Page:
Baseball looking to crack down on identity and age fraud in the D.R.

Leave a comment

The New York Times reports that Major League Baseball is looking to get proactive in an effort to combat OhMyGodHesReally25 disease:

Major League Baseball is studying a series of initiatives, including
the fingerprinting of youths under the age of 16, as it attempts to
gain control of the age and identity problems it has encountered in
signing players in the Dominican Republic according to several people with knowledge of the situation.

Those same people said Major League Baseball also planned to establish
its own youth baseball leagues in the Dominican Republic to serve as an
alternative to the current unregulated system for young players that is
dominated by talent-finders known as buscones.

The fingerprinting seems . . . odd.  I mean, what good are fingerprints if you don’t have something to check them against?  The article says that baseball is “reviewing whether the fingerprinting of players, perhaps as young as 11 or 12, would be legal,” but it’s not like people down there haven’t been passing off teenagers as 12 year-olds for years.  The only way you could really have confidence in a fingerprinting program is if you had prints of every boy under the age of, hell, ten years old.  And once you start doing that, the whole international scouting business starts looking more like factory farming than it does talent development.

Color me similarly dubious about the MLB-run little leagues.  Yes, I’ll grant that the problem of buscones may very well be legitimate, but I can’t help but think that there’s an ulterior motive at work here: bolstering baseball’s plan to impose an international draft.  If such a thing comes to pass, there’s little incentive for individual teams to set up and operate training academies like they do now, and there will be a need for some other reliable talent-identification system like, say, an organized league.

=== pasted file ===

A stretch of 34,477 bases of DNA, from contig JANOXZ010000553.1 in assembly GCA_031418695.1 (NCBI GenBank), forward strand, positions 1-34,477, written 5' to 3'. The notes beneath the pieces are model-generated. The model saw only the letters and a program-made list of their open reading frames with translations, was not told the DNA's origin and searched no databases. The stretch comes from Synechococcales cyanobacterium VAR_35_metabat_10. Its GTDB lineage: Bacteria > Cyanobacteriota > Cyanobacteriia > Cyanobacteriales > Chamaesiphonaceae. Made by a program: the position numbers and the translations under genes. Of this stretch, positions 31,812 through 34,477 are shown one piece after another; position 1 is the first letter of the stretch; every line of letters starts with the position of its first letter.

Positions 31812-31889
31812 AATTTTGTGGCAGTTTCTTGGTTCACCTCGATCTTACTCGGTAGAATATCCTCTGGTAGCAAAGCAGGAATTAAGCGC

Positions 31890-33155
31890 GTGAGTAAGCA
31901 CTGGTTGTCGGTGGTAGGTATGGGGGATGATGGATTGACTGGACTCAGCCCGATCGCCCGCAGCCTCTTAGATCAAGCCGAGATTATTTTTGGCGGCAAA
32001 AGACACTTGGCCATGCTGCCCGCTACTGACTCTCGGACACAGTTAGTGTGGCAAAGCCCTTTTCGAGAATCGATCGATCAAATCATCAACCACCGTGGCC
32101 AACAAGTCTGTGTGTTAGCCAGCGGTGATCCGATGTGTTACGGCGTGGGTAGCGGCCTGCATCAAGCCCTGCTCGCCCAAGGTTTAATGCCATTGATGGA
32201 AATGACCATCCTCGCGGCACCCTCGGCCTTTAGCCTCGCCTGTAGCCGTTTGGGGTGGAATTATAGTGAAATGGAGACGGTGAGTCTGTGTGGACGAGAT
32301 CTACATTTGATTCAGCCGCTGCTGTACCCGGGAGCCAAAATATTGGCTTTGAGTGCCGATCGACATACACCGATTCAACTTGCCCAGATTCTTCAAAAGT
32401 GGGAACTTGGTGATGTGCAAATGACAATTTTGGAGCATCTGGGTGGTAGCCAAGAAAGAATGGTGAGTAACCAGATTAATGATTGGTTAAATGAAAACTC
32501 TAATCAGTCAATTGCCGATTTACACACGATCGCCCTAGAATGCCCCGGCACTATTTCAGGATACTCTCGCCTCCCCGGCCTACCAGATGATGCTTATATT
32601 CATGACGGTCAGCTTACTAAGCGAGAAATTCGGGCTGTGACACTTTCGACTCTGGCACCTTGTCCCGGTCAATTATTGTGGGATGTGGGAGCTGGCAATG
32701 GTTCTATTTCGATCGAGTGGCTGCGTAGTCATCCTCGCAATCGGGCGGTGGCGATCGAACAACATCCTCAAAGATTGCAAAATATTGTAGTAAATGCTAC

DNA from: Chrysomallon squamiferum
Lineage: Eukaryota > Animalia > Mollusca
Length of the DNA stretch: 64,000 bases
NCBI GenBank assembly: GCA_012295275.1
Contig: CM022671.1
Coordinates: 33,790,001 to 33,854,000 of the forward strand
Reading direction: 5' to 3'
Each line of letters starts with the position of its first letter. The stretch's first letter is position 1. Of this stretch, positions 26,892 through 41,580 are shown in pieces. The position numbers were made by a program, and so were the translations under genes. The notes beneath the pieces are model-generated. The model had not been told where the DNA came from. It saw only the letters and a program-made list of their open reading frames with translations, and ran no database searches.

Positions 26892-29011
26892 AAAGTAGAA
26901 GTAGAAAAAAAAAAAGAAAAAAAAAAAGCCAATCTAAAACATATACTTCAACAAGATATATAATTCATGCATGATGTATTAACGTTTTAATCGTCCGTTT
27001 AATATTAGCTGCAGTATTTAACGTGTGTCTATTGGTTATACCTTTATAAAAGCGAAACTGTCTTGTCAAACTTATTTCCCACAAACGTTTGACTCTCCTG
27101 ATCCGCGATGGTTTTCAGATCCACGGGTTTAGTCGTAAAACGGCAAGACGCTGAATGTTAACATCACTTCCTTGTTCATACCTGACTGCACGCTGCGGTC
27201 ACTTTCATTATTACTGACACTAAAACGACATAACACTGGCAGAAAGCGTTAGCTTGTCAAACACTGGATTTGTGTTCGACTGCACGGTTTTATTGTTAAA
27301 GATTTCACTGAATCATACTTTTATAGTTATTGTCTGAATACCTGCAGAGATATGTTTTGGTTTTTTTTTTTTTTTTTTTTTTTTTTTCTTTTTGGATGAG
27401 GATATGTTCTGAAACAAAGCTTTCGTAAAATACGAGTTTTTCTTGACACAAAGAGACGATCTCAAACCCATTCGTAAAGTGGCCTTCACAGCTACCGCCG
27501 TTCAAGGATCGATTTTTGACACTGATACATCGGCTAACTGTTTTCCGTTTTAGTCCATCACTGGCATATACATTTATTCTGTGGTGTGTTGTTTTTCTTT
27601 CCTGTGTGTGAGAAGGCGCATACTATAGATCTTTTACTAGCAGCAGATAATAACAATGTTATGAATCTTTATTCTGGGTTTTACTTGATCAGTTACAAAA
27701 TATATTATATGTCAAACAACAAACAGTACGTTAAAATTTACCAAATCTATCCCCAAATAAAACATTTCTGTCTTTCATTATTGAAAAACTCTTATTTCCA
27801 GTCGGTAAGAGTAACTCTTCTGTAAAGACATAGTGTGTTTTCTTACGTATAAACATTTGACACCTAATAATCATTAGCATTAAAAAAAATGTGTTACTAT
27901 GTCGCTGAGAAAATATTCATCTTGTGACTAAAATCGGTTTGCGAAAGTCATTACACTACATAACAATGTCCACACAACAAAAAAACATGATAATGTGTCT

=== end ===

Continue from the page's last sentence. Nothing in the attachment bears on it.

This doesn’t make it a bad idea, but it does make the claim that the leagues’ purpose would be to protect the kids from buscone-exploitation something less than the full story.

No structural damage found in Andrew Benintendi’s knee

ST. PETERSBURG, FL - AUGUST 24:  Shortstop Matt Duffy #5 of the Tampa Bay Rays tags out Andrew Benintendi #40 of the Boston Red Sox after Dustin Pedroia grounded into the double play  during the seventh inning of a game on August 24, 2016 at Tropicana Field in St. Petersburg, Florida. (Photo by Brian Blanco/Getty Images)
Getty Images
5 Comments

Good news in Boston: An MRI on Red Sox outfielder Andrew Benintendi‘s left knee revealed no structural damage.

Benintendi slipped while trying to avoid a tag at second base, injuring his leg, but it appears he’s avoided a serious injury. A timetable for his return isn’t known at this point, but the Red Sox expect to get him back before the end of the season.

Benintendi is hitting .324/.365/.485 with a homer and ten RBI in 21 games.

Carlos Ruiz leaves a goodbye note for the Phillies

CLEARWATER, FL - FEBRUARY 26:  Carlos Ruiz #51 of the Philadelphia Phillies poses for a portrait on February 26, 2016 at Bright House Field in Clearwater, Florida.  (Photo by Elsa/Getty Images)
Getty Images
6 Comments

And then there was one. One player from the 2008 World Series champs, that is. Ryan Howard likely isn’t going anywhere so he’ll be the last one to turn the lights off, but today Carlo Ruiz bid adieu to the Phillies following his trade to Los Angeles.

Lost in all of the emotions the Dodgers are reported to be feeling about A.J. Ellis leaving is the fact that Ruiz was one of the most beloved Phillies players ever, by both his teammates and their fans. Yesterday Roy Halladay penned a heartfelt goodbye to Ruiz, suggesting that he was every bit as essential to his and the Phillies’ success as Ellis has been to Clayton Kershaw (and in pure baseball production, obviously, quite more).

Today Chooch left a message for his now former teammates: